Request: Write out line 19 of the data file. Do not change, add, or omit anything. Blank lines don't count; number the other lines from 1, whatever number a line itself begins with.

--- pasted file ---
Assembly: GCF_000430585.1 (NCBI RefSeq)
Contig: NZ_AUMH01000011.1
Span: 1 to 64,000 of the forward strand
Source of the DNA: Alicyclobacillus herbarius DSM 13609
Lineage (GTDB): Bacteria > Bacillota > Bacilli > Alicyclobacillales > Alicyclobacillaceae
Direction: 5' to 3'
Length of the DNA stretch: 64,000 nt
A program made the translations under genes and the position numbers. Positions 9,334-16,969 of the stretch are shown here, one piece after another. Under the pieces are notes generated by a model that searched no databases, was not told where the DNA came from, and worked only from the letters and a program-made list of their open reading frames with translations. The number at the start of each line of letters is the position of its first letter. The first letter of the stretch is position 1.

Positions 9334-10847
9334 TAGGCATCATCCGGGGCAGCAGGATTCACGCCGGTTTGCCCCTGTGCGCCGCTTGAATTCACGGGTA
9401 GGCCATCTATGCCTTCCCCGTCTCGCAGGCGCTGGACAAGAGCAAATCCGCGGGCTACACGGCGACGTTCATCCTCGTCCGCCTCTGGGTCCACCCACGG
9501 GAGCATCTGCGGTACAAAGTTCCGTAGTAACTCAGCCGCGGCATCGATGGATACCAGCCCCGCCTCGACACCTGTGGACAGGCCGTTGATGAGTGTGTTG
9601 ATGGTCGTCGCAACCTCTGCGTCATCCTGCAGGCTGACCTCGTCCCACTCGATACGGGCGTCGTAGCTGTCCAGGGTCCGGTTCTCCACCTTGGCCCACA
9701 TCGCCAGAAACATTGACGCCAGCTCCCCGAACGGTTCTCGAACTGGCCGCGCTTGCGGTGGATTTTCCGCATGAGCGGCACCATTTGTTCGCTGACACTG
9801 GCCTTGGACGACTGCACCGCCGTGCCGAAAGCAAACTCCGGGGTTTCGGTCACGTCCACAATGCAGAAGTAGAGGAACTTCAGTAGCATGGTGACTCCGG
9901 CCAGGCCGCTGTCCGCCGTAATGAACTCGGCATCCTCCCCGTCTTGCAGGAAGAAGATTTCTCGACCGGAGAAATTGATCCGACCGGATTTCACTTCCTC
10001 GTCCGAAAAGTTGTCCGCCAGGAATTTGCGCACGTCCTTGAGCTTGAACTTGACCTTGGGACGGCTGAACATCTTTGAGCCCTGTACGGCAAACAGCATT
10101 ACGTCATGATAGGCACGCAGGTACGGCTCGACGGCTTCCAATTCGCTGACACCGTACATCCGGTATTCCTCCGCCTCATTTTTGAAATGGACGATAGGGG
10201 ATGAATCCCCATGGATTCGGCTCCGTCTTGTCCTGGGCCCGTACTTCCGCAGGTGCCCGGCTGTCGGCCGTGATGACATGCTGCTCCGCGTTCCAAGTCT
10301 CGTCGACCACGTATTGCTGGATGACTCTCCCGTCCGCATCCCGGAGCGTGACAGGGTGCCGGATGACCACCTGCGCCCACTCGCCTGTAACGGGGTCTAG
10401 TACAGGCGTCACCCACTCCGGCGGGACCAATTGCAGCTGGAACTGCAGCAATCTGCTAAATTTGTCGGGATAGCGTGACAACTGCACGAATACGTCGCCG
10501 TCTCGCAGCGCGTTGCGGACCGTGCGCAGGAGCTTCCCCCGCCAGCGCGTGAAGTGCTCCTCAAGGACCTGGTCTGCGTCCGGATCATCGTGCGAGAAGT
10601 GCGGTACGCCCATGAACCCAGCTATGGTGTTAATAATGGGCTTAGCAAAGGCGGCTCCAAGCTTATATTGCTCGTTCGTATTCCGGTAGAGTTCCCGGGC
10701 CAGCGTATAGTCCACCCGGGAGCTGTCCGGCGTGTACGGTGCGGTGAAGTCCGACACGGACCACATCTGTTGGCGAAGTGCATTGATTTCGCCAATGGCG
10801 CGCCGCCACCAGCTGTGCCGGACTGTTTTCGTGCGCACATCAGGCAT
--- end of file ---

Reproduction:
10201 ATGAATCCCCATGGATTCGGCTCCGTCTTGTCCTGGGCCCGTACTTCCGCAGGTGCCCGGCTGTCGGCCGTGATGACATGCTGCTCCGCGTTCCAAGTCT